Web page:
Oct 26, 2016

Sharing Pitfalls and Triumphs Helps PCNC Hobbyist Machine Better

In high school, it was shop class. In college and early in his career, he learned how to make airplane parts and aviation equipment. “I’ve always been interested in making and building things, but I’m just getting started in CNC,” Aaron Rogers, a CNC hobbyist, said. “I’ve just been doing some basic stuff, like making tools for the shop, - just odds and ends as I’m learning to use the Tormach.”

The learning curve Rogers is currently working through has been felt by anyone who has tried to take a concept from paper to CAD to CAM to machine, so he turns to the internet for help. “I’ve been watching YouTube videos like crazy,” he commented, adding that Tormach users, like Brand Ambassador John Saunders, walk him through some of the basics of machine set up. The G-Wizard Calculator also helps him get a feel for feeds and speeds, but “the rest is just trial and error.”

“I just stick in a cutting tool, aim for something that looks right, and go for it,” he said. “Sometimes it works. Sometimes it doesn’t, and then you just go back to the drawing board and try again.” Any machinist out there, no matter the experience, will attest to doing the same when making the first couple passes with a new tool or material. Of course, with trial and error comes accidently crashing your machine. “I don’t feel quite so bad, because [John Saunders shows the bloopers of when he was similar crashes]. I can see it happens even to the best of machinists.”

Rogers says sharing his hobby with friends motivates him to keep learning, since they’re so interested in what he makes and how the machine works. “They’re just amazed as soon as they walk into the garage,” he said. They are also full of ideas.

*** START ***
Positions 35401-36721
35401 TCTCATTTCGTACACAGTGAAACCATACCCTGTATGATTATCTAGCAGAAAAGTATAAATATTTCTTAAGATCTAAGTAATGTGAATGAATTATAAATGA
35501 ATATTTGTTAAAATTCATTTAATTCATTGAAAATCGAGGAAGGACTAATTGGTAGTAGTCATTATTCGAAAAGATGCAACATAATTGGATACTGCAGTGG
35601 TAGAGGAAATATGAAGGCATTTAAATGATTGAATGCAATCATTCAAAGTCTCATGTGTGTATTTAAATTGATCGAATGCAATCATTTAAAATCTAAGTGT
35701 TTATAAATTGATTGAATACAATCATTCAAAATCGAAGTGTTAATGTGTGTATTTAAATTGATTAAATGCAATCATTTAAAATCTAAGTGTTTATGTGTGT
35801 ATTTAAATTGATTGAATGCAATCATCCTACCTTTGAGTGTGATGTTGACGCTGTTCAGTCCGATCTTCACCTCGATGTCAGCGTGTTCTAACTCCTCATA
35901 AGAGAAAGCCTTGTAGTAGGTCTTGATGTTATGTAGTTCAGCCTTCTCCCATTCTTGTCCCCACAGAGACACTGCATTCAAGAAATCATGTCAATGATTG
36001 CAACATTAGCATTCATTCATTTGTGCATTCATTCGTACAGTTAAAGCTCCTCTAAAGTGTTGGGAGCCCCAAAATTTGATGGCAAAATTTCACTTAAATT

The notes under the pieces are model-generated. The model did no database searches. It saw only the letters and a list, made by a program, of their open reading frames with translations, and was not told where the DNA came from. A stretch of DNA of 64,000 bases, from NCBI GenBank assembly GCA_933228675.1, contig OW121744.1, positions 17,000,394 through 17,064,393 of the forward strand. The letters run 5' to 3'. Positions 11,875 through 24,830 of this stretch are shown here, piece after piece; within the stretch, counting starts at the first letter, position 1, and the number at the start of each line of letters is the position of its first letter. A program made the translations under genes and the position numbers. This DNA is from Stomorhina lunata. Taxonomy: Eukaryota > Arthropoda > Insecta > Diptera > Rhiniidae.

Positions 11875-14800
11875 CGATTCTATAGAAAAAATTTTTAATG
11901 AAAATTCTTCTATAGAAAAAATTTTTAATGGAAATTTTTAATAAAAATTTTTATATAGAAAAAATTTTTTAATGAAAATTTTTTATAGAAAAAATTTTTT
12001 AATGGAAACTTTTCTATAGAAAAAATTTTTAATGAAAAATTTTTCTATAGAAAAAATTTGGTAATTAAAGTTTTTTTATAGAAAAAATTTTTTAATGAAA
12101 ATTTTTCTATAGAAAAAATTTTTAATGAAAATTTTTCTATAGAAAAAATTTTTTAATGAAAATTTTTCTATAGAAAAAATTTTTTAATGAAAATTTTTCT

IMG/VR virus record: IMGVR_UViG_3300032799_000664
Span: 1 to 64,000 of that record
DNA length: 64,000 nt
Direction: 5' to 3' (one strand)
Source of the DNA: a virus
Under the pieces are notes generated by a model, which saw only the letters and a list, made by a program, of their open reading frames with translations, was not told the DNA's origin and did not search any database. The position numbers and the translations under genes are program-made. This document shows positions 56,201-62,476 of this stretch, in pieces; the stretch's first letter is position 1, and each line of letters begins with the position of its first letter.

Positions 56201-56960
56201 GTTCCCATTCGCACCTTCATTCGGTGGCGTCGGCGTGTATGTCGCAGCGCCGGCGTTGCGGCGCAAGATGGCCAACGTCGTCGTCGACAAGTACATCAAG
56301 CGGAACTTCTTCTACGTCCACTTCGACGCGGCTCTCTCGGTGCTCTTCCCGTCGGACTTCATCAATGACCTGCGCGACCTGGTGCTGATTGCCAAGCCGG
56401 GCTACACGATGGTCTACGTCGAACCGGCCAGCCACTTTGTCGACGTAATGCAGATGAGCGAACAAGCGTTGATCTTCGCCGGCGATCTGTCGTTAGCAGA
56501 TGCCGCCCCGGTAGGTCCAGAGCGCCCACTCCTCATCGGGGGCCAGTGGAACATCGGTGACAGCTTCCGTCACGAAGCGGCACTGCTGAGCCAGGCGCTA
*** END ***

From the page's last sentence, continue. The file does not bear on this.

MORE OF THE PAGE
For instance, one of his friends had an antique Fender guitar that had a cracked neck. “They needed a repair with a real precise cut and an insert to be put in.” The precision of a Tormach PCNC 770 was the perfect solution.

“I had another guy who makes custom guitars for musicians, and he wanted to have some neck plates made out of stainless steel.” Rogers milled about 15 of the plates, and thanks to the repeatability of CNC, they were close to mirrored copies.

He’s also had people ask him to make them custom off-road vehicle parts or replacement parts for custom cars that are hard to find. “I’m just doing projects for friends, family, and neighbors, but one of the main things is just to have a project to do so I can learn more about modeling and CNC milling,” he said. Eventually, maybe when he’s retired, he hopes to work up some projects for himself.

“It is a lot of work, but I think I’d like to do it again someday – either build my own or restore an old airplane.” He also has some “gadgets and gizmos” that turned into ecommerce products that he thinks could be manufactured in his garage, instead of abroad.
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